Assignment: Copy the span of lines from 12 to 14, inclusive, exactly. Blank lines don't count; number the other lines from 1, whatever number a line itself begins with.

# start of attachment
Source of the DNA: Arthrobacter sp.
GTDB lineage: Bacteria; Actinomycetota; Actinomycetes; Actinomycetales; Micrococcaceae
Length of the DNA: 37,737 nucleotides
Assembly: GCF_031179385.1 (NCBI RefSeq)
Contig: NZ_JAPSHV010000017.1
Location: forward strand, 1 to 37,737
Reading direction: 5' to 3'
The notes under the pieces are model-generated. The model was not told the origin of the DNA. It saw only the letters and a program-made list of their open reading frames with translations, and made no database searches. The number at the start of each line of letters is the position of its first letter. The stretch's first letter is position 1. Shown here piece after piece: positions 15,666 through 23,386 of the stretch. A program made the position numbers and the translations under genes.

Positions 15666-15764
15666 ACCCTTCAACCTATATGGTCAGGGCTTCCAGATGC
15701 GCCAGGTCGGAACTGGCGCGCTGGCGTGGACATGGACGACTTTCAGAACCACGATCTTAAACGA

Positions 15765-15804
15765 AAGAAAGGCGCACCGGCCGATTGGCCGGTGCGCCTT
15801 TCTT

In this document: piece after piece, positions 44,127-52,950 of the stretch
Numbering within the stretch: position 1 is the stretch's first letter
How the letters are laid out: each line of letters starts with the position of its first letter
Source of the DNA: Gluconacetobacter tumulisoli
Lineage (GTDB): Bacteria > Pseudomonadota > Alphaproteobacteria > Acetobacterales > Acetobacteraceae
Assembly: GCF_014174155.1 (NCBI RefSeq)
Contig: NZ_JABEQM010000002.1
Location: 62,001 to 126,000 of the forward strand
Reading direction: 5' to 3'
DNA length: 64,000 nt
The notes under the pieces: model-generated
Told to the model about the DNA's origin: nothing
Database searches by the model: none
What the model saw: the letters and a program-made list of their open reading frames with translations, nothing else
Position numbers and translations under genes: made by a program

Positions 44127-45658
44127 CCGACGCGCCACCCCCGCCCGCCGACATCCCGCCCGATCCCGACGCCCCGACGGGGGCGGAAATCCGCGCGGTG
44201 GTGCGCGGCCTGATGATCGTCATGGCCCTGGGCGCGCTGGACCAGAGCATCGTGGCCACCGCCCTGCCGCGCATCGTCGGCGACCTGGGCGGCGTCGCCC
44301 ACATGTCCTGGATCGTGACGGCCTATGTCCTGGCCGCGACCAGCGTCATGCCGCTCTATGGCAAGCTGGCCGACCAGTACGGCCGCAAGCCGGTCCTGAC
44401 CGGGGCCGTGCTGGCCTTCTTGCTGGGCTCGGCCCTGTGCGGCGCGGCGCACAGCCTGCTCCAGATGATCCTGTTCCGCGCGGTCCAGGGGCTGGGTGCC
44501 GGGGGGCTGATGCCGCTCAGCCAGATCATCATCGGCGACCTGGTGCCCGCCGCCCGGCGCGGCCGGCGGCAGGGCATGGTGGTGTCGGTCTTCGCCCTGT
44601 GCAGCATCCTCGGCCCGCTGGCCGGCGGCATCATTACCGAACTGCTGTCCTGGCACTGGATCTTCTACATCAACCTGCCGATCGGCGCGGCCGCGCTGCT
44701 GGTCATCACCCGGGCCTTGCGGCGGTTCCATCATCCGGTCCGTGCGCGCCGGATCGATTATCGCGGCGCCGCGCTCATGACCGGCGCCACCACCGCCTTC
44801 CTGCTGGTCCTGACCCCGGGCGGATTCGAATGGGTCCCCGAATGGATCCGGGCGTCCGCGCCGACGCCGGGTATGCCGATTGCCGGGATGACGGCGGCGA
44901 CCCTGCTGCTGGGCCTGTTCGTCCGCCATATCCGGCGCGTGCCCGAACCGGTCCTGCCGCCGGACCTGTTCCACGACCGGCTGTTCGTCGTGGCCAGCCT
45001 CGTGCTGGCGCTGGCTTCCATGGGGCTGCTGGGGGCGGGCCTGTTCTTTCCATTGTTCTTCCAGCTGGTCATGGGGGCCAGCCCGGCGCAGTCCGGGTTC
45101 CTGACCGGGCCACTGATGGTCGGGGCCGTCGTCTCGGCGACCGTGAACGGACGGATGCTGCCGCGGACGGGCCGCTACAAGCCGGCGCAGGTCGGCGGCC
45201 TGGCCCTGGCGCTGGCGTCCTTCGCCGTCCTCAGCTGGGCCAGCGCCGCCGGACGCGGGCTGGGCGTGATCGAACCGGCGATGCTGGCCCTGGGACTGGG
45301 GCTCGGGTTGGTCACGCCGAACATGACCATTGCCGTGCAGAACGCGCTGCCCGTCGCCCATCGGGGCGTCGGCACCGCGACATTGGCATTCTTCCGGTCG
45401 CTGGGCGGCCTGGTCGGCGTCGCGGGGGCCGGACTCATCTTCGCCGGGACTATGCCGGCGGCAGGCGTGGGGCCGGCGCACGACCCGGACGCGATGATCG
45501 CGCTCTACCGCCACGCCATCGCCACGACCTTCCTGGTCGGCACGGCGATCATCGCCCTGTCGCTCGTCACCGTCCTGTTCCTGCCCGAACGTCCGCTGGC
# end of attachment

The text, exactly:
Positions 15765-15804
15765 AAGAAAGGCGCACCGGCCGATTGGCCGGTGCGCCTT
15801 TCTT